double; → shell; → burning.

helium burning
  سوزش ِ هلیوم   
suzeš-e heliyom

Fr.: combustion de l'hélium   

The stage in the evolution of a star, after the exhaustion of hydrogen, when the star produces its energy by the fusion of helium into carbon and oxygen.

helium; → burning.

helium shell burning
  سوزش ِ پوسته‌ی ِ هلیوم   
suzeš-e puste-ye heliom

Fr.: combustion de la coquille d'hélium   

A stage in the evolution of an → asymptotic giant branch star, when all the helium in the core is fused into carbon and oxygen. No more fusion takes place in the core, and as a result the core contracts. The core contraction generates a sufficient temperature for fusing the surrounding layers of helium. Since helium shell burning is unstable, it causes → helium shell flashes.

helium; → shell; → burning.

hydrogen burning
  سوزش ِ هیدروژن   
suzeš-e hidrožen

Fr.: combustion de l'hydrogène   

proton-proton chain.

hydrogen; → burning.

hydrogen shell burning
  سوزش ِ پوسته‌ی ِ هیدروژن   
suzeš-e puste-ye hidrožen

Fr.: combustion de la coquille d'hydrogène   

A phase in the life of a star that has left the → main sequence. When no more hydrogen is available in the core, the core will start to contract as it is no longer releasing the necessary energy whose pressure supports the surrounding layers. As a result of this contraction, gravitational energy is converted into thermal energy and the temperature will rise. Therefore a shell of unprocessed material surrounding the original core will be heated sufficiently for hydrogen burning to start. During the evolution of → asymptotic giant branch stars hydrogen shell burning occurs alternatively with helium shell burning. → double shell burning.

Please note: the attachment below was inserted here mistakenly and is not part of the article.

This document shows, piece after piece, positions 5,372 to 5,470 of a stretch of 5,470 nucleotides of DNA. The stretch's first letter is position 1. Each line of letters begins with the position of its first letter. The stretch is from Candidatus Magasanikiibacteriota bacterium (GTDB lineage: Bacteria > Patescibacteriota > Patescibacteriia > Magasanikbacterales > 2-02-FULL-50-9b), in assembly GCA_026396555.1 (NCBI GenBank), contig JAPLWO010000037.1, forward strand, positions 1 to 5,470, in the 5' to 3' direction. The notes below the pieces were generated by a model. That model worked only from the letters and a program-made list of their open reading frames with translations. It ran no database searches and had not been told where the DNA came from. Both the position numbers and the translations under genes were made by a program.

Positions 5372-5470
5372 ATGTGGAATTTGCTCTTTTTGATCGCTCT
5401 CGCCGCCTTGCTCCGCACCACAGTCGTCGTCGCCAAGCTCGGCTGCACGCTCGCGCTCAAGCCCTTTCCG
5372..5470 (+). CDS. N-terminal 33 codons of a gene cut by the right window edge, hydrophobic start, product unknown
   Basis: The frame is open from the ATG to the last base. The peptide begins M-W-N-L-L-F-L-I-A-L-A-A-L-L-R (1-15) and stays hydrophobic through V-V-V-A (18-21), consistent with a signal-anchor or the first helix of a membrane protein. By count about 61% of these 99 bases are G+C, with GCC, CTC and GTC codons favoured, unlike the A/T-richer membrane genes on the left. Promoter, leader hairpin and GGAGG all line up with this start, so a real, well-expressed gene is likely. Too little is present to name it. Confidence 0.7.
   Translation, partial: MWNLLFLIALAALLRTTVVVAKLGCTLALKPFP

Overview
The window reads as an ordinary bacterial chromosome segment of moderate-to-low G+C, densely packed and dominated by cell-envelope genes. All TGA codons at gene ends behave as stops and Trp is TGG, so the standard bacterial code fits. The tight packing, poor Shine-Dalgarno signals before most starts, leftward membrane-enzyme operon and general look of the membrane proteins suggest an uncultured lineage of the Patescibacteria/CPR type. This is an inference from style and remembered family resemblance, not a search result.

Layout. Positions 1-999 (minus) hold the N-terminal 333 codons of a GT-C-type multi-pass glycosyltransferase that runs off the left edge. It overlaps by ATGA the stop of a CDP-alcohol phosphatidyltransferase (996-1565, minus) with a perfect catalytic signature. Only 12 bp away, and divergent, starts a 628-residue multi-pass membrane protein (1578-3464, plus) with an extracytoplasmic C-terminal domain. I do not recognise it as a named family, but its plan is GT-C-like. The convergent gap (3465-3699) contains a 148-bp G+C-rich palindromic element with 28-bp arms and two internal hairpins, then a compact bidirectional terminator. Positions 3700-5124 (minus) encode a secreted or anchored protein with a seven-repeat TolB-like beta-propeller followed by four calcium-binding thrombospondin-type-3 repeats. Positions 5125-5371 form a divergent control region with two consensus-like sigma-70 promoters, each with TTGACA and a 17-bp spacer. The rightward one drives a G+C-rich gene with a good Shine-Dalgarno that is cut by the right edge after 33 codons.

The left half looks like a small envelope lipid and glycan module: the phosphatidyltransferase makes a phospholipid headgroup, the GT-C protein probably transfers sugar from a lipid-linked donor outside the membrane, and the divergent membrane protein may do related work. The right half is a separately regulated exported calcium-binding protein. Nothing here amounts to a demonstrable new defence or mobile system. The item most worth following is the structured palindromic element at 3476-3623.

hydrogen; → shell; → burning.

neon burning
  سوزش ِ نیءون   
suzeš-e neon

Fr.: combustion du néon   

A → nuclear fusion process that takes place in → massive stars and leads to the → production of → oxygen and → magnesium. It requires high temperatures and densities (around 1.2 × 109 K and 4 × 109 kg/m3).

neon; → burning.

nuclear burning
  سوزش ِ هسته‌ای   
suzeš-e haste-yi

Fr.: combustion nucléaire   

A → nuclear reaction inside a star that produces the energy to make the star shine and also transform chemical elements into others.

nuclear; → burning.

oxygen burning
  سوزشِ اکسیژن   
suzeš-e oksižen

Fr.: combustion de l'oxygène   

The stage when a star fuses → oxygen into → silicon and → sulfur. It occurs only in → massive stars, with a mass over eight → solar masses.

oxygen; → burning.

shell burning
  سوزش ِ پوسته   
suzeš-e pusté

Fr.: combustion en couche   

The nuclear reactions in a shell around a star's core that continue after the fuel in the core itself has been exhausted. As the fuel is progressively exhausted, the shell moves outward until it enters regions too cool for the reactions to continue. For example, after the exhaustion of hydrogen in the core, helium burning might take place in the core with a shell of hydrogen burning surrounding it. Stars may have more than one region of shell burning during their stellar evolution, each shell with its own nuclear reactions. → hydrogen shell burning; → helium shell burning.

shell; → burning.

silicon burning
  سوزش ِ سیلیسیوم   
suzeš-e silisiom

Fr.: combustion du silicium   

The → nucleosynthetic process taking place in the interior of → massive stars whereby → silicon is transmuted into iron, nickel, and neighboring nuclei collectively called the → iron peak elements.

silicon; → burning.